Perinatal Mental Health

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What is Perinatal Mental Health?

The perinatal period is the time from conception, throughout your pregnancy, labour, birth and postnatal period, until your baby reaches one year of age.

How could my pregnancy affect my mental health?

Pregnancy and having a baby can be an exciting time, but not everyone feels this way. It can bring demands and challenges that you may find difficult.

During the perinatal period, one in five service users and one in ten partners will experience mental health concerns; including anxiety and depression.

Managing pre-existing mental health conditions

If you have experienced a mental health concern or have a pre-existing diagnosis of a mental health condition it is advisable to discuss this with your GP and Midwife, they will be able to advise you on wellbeing strategies as well as advise on any medication you may be prescribed.

It is not advised to stop medication abruptly once you find out you are pregnant, may medications for mental health conditions are safe to take in pregnancy and during breast feeding, your GP and Midwife will be able to refer you to a specialist for advice.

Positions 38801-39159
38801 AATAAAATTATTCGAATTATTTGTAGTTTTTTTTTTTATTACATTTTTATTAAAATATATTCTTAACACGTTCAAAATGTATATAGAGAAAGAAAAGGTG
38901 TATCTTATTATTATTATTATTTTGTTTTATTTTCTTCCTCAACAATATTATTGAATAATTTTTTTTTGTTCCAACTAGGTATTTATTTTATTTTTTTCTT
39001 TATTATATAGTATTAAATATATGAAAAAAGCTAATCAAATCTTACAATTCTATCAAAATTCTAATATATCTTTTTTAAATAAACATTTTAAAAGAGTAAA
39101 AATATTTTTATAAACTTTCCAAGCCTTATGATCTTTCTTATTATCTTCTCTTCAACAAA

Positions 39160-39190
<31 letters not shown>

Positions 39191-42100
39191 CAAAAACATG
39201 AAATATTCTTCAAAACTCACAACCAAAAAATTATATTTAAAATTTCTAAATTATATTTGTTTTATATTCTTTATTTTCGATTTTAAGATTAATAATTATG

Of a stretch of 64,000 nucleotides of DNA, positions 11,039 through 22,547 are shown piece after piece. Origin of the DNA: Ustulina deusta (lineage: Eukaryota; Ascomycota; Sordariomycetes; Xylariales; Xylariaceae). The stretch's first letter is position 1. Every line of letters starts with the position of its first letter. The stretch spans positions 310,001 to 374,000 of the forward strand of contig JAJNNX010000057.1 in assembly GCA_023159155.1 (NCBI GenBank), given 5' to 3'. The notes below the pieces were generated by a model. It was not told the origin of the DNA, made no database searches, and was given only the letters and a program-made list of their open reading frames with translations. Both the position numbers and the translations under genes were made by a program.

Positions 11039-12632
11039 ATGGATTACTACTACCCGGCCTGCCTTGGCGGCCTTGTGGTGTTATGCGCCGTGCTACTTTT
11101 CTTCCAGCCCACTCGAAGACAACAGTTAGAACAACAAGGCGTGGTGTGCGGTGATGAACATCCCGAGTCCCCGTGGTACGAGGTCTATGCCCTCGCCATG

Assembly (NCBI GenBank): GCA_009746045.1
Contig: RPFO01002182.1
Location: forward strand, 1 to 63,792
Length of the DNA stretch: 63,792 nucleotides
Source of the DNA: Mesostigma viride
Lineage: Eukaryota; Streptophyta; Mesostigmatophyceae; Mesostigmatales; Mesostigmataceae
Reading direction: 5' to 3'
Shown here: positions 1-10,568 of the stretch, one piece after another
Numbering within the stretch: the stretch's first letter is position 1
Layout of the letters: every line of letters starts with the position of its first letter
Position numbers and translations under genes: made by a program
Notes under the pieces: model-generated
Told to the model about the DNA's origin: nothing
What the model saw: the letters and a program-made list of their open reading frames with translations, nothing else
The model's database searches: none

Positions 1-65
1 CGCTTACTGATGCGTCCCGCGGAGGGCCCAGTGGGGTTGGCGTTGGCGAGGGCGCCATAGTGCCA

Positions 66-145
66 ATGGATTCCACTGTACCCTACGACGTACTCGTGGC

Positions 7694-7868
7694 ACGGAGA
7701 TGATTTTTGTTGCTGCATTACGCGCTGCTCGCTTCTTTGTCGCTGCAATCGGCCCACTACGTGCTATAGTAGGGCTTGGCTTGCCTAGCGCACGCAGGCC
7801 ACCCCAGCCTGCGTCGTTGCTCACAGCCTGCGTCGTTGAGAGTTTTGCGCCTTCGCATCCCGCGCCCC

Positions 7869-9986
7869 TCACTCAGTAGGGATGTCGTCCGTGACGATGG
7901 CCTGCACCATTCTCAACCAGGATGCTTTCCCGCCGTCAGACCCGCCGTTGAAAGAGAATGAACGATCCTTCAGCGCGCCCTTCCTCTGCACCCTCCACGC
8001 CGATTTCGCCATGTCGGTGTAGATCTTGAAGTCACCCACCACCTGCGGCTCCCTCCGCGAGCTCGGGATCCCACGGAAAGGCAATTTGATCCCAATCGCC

Signs and symptoms you may be experiencing

  • Feeling low/unhappy
  • Tearful
  • Tired but unable to sleep
  • Changes in appetite
  • Anxious and/or irritable
  • Wanting to be alone
  • Numb or empty
  • Low self esteem/feeling of inadequacy
  • Thoughts of self harm
  • Unwanted voices and/or images/Paranoia
  • Experienced birth trauma

You are not alone, let us know how you are feeling,  help available include:

  • Registered GP
  • Midwife—09.00—17.00 – 01908 996 484
  • Health Visitor—Monday—Friday 09.30—16.30 – 01908 725 100
  • Milton Keynes Talking Therapies—Monday—Friday – 01908 725 099 –
  • 111 for advice/support or 999 in an emergency
  • Accident and Emergency department

Maintaining emotional wellbeing

  • Gentle exercise every day—this could be a swim or a walk, what ever you enjoy.
  • Eat a healthy balanced diet, reducing caffeine
  • Have a sleep routine, reduce TV time prior to bed
  • Avoid alcohol
  • Avoid smoking
  • Talk to your health professional about how you are feeling.
  • Build a support network—walking group, Antenatal classes, Mum and baby groups, Children’s Centre

Other support and resources

For out of area birthing persons, please speak to your community midwife for advice